I have recently returned from an almost three week stay in Tanzania. It was a trip like none other. For the first time since five years ago, when GEC became a part of this incredible project, there were girls on campus- living in the dorms. Attending classes. Doing homework under solar lanterns. Playing “net ball”. Hanging their laundry in the courtyard. Laughing. Singing. Learning. Being safe. Being girls.
Not fetchers of firewood or water. Not sitters of younger siblings. Not wives to older men. Not field laborers. Not mothers before they were women.
They were just being girls. Girls who popped out of bed every morning at 5:30am and were in their first class at 7:15. Girls who were taking seven subjects and then would come back for tutorials until dinnertime. Girls who studied in small groups under their mosquito nets by the light of solar lanterns until lights-out at 9:30pm. Girls who want a chance at the futures they seek and the futures they deserve.
When I arrived in Kitenga in November, there were 43 students attending the eight week “Pre-Form One Prep Program”. When I left there were 48 and more were coming. One hundred girls have taken the admissions exam to be part of the opening Form One class, which launches in January. What we hoped for is revealing itself: if you build it they will come. The dream of Kitenga is no longer a theory. Girls and their families are seeking safe and nurturing spaces where the girl-child can remain a girl and earn the education and training she seeks. Girls are attending from as far away as Mwanza, a growing city six hours by car and as close by as Kitenga Village. They have varying backgrounds and tribal traditions but their desires are shared – the chance at an exceptional education while being safe, while being girls.
I realize I have used this word ‘girl’ quite a bit since the start of this letter. 16 times actually. And it’s for a reason. When I left, it was the start of the traditional ‘cutting season’ for one of the local tribes. When girls leave primary school, or even before, they are circumcised – their female genitalia brutally sliced off – and then they are bartered for cows and sold into marriage. This is a harmful and destructive cultural tradition, an abuse of human rights, and it is violence against children. There are many beautiful and life-affirming traditions within this culture; this is not one of them. The Sisters, in collaboration with other faith-based groups are working very hard to educate the community at large to end the traditions of circumcision (also known as Female Genital Mutilation, or FGM) and early marriage. Yet it is hard for a community to change ingrained tradition if they feel there are no alternatives.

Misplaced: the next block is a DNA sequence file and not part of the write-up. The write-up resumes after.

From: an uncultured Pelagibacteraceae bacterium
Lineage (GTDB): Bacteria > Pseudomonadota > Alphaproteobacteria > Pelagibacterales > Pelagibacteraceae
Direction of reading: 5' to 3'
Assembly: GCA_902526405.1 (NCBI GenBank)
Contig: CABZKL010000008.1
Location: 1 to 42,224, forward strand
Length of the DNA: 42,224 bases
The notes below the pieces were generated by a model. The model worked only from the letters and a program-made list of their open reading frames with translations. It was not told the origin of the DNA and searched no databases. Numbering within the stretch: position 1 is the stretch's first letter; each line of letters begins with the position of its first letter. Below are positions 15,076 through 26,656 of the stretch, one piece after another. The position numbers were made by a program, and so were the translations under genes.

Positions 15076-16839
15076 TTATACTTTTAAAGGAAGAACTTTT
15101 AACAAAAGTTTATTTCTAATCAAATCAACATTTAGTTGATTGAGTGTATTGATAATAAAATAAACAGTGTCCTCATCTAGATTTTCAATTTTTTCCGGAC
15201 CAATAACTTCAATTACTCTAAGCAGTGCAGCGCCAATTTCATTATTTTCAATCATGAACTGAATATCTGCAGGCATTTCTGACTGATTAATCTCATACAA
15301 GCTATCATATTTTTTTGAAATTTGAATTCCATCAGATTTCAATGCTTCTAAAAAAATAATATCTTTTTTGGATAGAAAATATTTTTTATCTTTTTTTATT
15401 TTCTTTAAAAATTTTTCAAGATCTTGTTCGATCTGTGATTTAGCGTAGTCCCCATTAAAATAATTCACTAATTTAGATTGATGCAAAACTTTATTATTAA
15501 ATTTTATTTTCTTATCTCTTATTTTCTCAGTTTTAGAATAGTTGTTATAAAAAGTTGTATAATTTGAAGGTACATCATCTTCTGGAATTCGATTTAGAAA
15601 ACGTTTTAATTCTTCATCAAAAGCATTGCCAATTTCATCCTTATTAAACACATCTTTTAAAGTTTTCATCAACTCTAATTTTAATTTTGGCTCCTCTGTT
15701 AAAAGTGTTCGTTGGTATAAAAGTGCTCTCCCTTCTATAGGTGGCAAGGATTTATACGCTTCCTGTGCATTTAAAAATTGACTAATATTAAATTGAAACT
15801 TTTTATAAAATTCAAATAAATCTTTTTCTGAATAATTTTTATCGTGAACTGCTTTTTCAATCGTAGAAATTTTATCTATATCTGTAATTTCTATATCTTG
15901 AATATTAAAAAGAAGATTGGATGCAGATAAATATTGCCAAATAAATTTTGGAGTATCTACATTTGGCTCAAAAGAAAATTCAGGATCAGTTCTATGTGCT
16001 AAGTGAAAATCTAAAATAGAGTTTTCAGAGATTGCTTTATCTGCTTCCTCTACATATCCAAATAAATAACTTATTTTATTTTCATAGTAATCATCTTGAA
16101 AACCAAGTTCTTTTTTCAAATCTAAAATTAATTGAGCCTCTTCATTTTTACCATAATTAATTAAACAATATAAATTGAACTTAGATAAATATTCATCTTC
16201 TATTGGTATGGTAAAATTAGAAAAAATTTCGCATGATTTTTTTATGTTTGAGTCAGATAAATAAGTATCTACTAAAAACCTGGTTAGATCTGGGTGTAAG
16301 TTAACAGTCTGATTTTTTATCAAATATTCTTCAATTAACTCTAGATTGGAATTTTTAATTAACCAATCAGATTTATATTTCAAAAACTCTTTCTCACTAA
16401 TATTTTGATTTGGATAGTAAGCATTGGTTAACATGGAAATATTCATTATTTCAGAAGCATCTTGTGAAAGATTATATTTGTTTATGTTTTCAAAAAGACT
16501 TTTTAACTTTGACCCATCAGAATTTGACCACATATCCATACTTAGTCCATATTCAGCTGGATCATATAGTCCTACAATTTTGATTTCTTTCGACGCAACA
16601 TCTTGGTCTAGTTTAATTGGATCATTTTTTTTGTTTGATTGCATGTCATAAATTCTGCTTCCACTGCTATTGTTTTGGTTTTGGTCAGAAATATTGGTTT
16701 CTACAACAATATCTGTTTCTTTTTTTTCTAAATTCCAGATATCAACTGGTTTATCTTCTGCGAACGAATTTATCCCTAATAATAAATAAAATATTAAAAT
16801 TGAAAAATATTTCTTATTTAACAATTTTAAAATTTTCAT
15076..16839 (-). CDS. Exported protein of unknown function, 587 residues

The Kitenga School for Girls is a special place dedicated to the girl-child – to protect her from violence, and to allow her the opportunity and space to safely seek her education. It’s an alternative to traditional paths. It’s a place where she can grow, and some day, become the woman she wants to be. Even if a girl in Tanzania is not ‘cut’, she is born a second-class citizen and more often than not faces numerous and often insurmountable barriers between her and her education.
While I was in Kitenga, did I celebrate with the Sisters that the school had finally opened? You bet! And the Sisters are so incredibly and authentically grateful for the GEC community of support – because without it, there would be no Kitenga School for Girls. But you know what we did next? We sat down and began planning. The school is open and that is incredible but now it needs to grow. There are many more girls who want to be a part of this. Who want to exchange their water buckets for books, who want to be in school rather than in bed with an older man. Who understand that there is a route out of poverty and there is a way to dignity and personal choice—and it’s called education.
Thank you for being on this journey with us. Thank you for helping us build and open the Kitenga School for Girls.
On behalf of the girls, thank you.
With my very best,